They say that “politics makes strange bedfellows.” While they are far from being alike, two members of Congress from Long Island are playing major roles in the ongoing debate about how to open up the government after a shutdown. While their activities are quite different, both are in a position to have an impact on the debate.
Rep. Steve Israel is a well entrenched member of the Democratic minority. He is an expert on a variety of subjects, from energy to technology. But his major role is as chairman of the Democratic Congressional Campaign Committee. His job is not an easy one. No doubt, the shutdown of the government has given Israel a great opportunity to accomplish a lot for a party that is out of power.
Israel takes care of the usual business on Capitol Hill, and then jumps on a plane and goes in search of prominent Democrats whose arms can be twisted to run for Congress in the next election. At the same time, his parallel job is to raise money for all of the key campaigns in 2014. In both roles, he has his hands full.
A large number of Republican congressional seats are held by members who have become entrenched and unbeatable due to legislative redistricting. They can win their districts and sleep late if they choose too, but for that group the threat is from the Tea Party zealots who insist that they move even further to the right. In that group there aren’t many candidates who are vulnerable to a strong Democrat.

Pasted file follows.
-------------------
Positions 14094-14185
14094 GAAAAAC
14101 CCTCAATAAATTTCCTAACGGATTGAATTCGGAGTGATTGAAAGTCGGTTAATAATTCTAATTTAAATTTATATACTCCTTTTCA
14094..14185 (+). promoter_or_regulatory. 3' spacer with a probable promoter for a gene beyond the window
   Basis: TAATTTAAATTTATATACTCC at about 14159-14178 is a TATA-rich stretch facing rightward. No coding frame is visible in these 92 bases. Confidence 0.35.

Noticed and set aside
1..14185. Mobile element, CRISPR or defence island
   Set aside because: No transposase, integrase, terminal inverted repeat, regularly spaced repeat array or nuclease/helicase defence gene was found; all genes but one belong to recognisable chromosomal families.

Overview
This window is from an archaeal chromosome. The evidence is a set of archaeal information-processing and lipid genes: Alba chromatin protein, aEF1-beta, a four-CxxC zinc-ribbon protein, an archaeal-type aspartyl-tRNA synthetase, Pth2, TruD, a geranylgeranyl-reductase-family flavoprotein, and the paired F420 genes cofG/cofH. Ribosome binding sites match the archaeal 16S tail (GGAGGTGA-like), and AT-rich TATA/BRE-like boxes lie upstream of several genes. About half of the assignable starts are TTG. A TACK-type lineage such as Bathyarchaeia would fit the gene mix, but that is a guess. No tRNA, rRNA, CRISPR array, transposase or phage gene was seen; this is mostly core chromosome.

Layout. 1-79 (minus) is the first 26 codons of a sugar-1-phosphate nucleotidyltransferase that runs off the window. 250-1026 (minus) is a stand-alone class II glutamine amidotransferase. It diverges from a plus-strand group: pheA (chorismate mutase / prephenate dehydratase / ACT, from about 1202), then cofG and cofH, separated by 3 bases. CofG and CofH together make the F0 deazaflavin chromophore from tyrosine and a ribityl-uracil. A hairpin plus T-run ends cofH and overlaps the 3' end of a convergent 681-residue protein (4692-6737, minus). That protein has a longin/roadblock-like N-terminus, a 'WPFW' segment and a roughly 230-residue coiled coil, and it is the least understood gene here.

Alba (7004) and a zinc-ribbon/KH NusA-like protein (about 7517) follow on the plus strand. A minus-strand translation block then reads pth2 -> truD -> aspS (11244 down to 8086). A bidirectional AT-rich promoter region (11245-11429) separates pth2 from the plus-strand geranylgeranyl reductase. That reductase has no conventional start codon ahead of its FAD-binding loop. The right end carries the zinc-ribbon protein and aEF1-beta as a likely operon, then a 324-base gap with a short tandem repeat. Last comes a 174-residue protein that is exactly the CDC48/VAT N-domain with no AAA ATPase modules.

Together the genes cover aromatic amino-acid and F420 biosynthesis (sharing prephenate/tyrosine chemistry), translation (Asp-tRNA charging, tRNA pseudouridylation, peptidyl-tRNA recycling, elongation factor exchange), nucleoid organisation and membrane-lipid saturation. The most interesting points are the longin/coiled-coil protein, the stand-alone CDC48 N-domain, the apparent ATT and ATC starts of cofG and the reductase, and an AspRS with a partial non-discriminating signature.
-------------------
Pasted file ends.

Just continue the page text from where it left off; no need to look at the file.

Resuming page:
Israel’s targets for challenges are a small handful of Republican incumbents who are considered vulnerable or among whom there will be a vacancy due to a retirement. And he has a third role as well, helping to direct the Democratic Party’s “messaging” during the current national paralysis. Israel is in charge of advertising campaigns that expose the weaknesses of various Republican incumbents.
While we go on with our daily lives, hoping for an end to the government shutdown, Israel is the attack dog charged with embarrassing Republicans who can be affected by negative television advertising. By any measure, that is a tough job, because Washington politics is getting crazier by the day.